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Stage has no Gender

Acting has its inspiration in nature

New Delhi, 13th February 2020: 21st BRM is breaking the boundaries, one such pathbreaking play Upal Bhaadury… Tale of a Dead Star was showcased on the night 12th of February. Upal Bhaadury is based on the life of a living legend Sri Chapal Bhaduri. He is a renowned female impersonator in Bengali Jatra. In the Directors meet the audience was enlightened by the Cast and Director about the hardships of the play and the societal difficulties faced by them. If one needs inspiration for acting one can find it in nature, just like nature acting is also free-spirited.

Youth Forum

Advitya saw an array of topics being addressed by college students. Students from colleges of Delhi University brought their annual productions to the National School of Drama’s 21st Bharat Rang Mahotsav. Social issues were raised in the premises Not a Childs Play a production of Aryabhata College that opened the eyes of audience towards children of war, Hansraj College performed Unlimited an issue that raised concern on depleting water levels, Atma Ram Sanatan Dharma College came with Cult-ture that questioned why do we need another god when we have 33 Crore of them.

Today’s Play


Shakespeare’s conclusion to his epic Wars of the Roses chronicles, Richard III is a riveting portrayal of the politics of power, both personal and political, at their most devious and bloody. Deformed in body and spirit, this depraved madman is obsessed with becoming King of England. Does he fall? Of course, but not before he has taken all of us on his wickedly entertaining ride. Jealous and crippled, Richard of Gloucester murders his brothers, nephews, and any opposition to become King Richard III. In the end, Henry of Richmond raises an army, kills Richard in battle, and becomes King Henry VII.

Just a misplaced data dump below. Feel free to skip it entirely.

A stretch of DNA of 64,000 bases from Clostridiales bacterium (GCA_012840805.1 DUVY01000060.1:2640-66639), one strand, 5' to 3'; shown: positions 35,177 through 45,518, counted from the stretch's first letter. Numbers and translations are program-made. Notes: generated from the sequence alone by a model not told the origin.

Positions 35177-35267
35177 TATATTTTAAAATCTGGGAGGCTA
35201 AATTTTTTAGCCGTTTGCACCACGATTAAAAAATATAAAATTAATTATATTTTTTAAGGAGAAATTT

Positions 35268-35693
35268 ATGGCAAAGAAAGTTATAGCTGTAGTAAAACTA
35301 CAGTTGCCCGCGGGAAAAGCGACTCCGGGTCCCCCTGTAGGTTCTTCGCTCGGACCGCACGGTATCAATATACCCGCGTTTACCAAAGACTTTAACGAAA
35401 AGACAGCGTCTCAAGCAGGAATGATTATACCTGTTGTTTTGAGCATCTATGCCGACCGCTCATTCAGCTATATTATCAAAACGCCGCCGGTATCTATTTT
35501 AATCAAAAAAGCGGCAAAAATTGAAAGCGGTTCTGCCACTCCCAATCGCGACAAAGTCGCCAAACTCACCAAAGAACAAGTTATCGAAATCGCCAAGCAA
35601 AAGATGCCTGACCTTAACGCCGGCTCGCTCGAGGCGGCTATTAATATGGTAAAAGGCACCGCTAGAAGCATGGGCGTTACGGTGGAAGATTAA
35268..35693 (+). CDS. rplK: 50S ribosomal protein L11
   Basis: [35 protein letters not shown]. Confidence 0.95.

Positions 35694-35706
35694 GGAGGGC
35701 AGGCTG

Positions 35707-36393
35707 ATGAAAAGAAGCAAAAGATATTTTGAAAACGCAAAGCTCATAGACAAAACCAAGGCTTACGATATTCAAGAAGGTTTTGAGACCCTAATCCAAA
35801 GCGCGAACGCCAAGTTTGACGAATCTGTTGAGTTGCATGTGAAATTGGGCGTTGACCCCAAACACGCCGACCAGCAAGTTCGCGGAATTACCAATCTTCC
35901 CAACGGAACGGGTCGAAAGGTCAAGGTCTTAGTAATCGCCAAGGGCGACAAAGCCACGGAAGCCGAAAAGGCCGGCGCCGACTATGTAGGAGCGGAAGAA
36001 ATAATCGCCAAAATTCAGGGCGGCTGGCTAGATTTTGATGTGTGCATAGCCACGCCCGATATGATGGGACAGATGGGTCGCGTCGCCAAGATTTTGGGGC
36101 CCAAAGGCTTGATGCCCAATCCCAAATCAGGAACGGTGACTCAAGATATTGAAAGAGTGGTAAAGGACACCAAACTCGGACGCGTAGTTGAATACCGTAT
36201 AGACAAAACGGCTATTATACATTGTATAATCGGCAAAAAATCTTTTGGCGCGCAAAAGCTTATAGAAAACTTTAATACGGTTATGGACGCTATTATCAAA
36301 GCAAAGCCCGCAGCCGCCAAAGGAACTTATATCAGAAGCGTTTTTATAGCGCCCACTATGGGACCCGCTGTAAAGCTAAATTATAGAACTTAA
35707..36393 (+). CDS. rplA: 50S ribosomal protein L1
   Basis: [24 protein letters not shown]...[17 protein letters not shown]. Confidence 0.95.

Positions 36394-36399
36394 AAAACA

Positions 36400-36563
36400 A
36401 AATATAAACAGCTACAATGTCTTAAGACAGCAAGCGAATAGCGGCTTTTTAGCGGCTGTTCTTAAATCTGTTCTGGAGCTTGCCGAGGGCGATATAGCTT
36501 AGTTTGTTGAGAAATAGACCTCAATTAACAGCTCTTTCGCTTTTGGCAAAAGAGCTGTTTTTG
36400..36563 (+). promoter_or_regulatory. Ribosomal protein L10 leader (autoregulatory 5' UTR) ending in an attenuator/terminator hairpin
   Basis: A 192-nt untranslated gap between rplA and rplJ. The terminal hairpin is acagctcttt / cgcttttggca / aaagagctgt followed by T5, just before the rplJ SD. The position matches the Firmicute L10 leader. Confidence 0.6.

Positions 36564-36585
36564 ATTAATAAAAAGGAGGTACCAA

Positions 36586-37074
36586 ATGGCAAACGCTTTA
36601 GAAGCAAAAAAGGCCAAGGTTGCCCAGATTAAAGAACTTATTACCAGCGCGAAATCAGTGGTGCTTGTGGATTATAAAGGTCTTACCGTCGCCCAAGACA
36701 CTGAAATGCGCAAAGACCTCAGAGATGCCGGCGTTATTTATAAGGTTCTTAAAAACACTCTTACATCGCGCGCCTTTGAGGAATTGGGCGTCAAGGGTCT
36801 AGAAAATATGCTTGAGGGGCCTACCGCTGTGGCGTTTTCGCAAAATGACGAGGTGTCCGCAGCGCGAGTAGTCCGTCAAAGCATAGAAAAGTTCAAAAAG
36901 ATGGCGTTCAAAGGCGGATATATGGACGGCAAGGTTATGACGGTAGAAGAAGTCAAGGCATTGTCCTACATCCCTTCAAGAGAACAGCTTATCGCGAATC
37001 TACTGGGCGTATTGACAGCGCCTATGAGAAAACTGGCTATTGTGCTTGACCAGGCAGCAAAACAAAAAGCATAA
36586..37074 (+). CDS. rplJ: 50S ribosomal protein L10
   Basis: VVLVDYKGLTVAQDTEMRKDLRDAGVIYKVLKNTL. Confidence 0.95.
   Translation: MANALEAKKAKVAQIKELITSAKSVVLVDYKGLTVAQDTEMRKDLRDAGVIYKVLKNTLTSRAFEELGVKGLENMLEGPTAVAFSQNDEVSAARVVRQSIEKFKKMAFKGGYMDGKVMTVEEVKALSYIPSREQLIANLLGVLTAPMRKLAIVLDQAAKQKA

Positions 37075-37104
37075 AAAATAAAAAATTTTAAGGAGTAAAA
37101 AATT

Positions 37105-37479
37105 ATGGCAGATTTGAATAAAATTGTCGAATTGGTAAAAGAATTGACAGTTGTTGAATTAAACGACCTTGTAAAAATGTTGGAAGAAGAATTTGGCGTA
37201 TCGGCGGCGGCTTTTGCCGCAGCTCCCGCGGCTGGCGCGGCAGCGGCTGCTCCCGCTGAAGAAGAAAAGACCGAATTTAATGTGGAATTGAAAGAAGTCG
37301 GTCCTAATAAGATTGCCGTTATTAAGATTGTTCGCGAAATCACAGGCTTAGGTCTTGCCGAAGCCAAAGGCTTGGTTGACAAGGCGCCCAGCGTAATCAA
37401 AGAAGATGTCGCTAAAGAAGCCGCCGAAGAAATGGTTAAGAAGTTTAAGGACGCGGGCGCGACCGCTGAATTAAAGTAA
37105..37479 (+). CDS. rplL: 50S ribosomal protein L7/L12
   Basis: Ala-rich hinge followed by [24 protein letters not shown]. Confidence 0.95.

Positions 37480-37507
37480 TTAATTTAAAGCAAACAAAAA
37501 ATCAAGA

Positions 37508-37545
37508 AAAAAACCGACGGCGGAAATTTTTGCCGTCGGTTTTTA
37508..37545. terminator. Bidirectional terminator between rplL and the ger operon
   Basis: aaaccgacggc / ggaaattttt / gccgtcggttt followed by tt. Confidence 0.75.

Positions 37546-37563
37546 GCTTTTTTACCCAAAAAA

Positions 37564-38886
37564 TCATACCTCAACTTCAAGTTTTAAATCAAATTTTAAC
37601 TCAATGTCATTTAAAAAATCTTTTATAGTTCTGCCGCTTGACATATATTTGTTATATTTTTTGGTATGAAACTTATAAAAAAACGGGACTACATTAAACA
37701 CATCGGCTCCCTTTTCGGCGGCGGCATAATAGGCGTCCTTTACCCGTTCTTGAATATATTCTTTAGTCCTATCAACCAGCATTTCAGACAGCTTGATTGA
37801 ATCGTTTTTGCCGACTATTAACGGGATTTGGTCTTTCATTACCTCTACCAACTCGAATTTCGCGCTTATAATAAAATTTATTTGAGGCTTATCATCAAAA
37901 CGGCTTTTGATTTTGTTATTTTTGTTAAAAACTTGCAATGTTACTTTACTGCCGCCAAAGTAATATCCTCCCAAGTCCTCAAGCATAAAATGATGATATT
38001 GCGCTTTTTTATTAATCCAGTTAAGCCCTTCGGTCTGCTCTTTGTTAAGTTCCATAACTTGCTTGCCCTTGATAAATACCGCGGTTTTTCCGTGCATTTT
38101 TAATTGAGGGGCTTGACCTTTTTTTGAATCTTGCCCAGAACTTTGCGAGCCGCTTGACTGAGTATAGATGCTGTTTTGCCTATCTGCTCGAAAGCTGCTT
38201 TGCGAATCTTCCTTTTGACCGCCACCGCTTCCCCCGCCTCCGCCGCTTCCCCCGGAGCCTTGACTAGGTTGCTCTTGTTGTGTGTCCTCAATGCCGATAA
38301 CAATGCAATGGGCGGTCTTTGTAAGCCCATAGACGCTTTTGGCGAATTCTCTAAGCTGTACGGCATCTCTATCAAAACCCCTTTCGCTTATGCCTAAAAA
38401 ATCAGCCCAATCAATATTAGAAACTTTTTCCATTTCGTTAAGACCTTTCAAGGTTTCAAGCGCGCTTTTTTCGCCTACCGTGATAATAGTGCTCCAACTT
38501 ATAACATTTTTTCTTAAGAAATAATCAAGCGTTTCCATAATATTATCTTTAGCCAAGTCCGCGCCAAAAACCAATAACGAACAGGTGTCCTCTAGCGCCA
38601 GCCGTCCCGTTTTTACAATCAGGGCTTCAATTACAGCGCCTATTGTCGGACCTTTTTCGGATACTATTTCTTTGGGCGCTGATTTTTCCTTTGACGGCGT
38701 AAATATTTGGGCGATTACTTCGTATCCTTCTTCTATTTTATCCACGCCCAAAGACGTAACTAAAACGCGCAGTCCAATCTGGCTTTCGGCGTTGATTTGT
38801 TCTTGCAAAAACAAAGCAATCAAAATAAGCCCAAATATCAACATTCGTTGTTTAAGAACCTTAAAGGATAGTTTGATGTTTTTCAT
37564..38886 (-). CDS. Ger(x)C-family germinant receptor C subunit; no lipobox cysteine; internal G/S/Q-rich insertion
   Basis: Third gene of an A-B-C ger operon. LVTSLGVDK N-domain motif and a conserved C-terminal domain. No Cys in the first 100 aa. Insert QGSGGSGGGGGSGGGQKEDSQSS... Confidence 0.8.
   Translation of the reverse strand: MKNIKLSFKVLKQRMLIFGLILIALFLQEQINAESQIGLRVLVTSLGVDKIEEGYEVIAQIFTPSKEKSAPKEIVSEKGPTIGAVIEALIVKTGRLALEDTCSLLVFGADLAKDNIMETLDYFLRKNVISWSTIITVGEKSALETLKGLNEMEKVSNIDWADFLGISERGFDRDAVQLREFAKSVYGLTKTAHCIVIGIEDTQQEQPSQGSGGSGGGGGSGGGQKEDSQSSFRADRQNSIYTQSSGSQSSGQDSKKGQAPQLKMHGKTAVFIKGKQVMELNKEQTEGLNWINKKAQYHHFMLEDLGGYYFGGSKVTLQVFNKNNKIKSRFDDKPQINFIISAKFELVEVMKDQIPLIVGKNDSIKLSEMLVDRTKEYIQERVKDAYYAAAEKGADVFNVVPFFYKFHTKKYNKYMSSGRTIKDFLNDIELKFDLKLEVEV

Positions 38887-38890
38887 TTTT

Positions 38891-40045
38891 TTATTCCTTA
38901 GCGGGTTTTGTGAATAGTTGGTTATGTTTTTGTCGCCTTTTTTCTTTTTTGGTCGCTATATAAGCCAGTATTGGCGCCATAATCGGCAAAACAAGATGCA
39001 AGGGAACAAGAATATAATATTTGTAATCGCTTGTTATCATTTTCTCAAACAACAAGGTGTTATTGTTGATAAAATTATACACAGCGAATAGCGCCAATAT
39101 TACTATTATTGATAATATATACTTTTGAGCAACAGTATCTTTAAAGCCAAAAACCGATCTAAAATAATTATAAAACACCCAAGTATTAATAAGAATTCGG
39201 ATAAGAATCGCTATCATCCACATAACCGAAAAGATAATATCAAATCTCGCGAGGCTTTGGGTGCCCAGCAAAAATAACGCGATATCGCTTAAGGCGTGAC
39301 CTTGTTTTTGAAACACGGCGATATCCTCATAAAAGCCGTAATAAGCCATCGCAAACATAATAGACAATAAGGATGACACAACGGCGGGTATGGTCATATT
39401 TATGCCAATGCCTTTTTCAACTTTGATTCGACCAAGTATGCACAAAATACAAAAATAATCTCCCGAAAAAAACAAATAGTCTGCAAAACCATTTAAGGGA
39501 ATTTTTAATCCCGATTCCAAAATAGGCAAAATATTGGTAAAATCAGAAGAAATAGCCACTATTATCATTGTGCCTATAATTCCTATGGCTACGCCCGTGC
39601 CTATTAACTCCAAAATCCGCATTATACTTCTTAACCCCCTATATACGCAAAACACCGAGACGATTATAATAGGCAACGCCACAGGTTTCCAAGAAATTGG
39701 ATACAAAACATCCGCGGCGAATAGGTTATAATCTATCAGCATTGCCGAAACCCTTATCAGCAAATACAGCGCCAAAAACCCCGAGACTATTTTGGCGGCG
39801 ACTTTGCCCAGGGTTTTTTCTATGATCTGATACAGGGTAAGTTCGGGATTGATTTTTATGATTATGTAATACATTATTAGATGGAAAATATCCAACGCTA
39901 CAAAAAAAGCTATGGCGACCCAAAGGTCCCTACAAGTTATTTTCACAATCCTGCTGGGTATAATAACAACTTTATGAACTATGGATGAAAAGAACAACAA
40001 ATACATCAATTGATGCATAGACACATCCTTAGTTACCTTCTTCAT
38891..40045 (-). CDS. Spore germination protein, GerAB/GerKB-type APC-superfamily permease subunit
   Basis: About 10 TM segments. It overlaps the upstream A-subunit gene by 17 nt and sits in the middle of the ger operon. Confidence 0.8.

This play begins with a series of family crises. All the members of this family are ambitious in their attempts to prove themselves. But living under the same roof, they fail to hold the family together. Each individual wants to take the entire family on his/her own journey. The patriarch of the household has a few expectations from his children but the children have different dreams. The play can be seen as a tussle between individual dreams and familial realities. As the play progresses, we find echoes of an entire nation in this household with each representative putting forward the problems concerning his field of interest. The social, political and economic aspects of the country are reflected in the bizarre yet relatable circumstances that one family encounters. All the relationships, ambitions and socio-political issues in this play have a satirical undercurrent.


Tughlaq explores the series of events that led to the downfall of one of the most fascinating kings of Delhi, Mohammed-bin-Tughlaq. The protagonist, known for his reformist, ahead-of-times ideas had a grand vision, but his reign was an abject failure. He started his rule with great ideals of unifying India, but in twenty years his reign had degenerated into anarchy and his kingdom had become a ‘kitchen of death’.

The vision of Tughlaq to unify India and keep religion out of politics cost him dearly.


As the play opens, the audience is acquainted with the fact that the protagonist of the story, the old fisherman Vodai, has gone 84 days without catching a single fish. ‘Vodai’ is considered the worst form of misfortune. In fact, this fisherman is so unlucky that his young apprentice, Rongmon, has been forbidden by his parents to sail with the old man, and been ordered to fish with more successful fishermen. Still dedicated to the old man, however, the boy visits Vodai’s hut each night, hauling back his fishing gear, getting him food and talking to him about his life journey and stories from his past…

About Mahender Bansal

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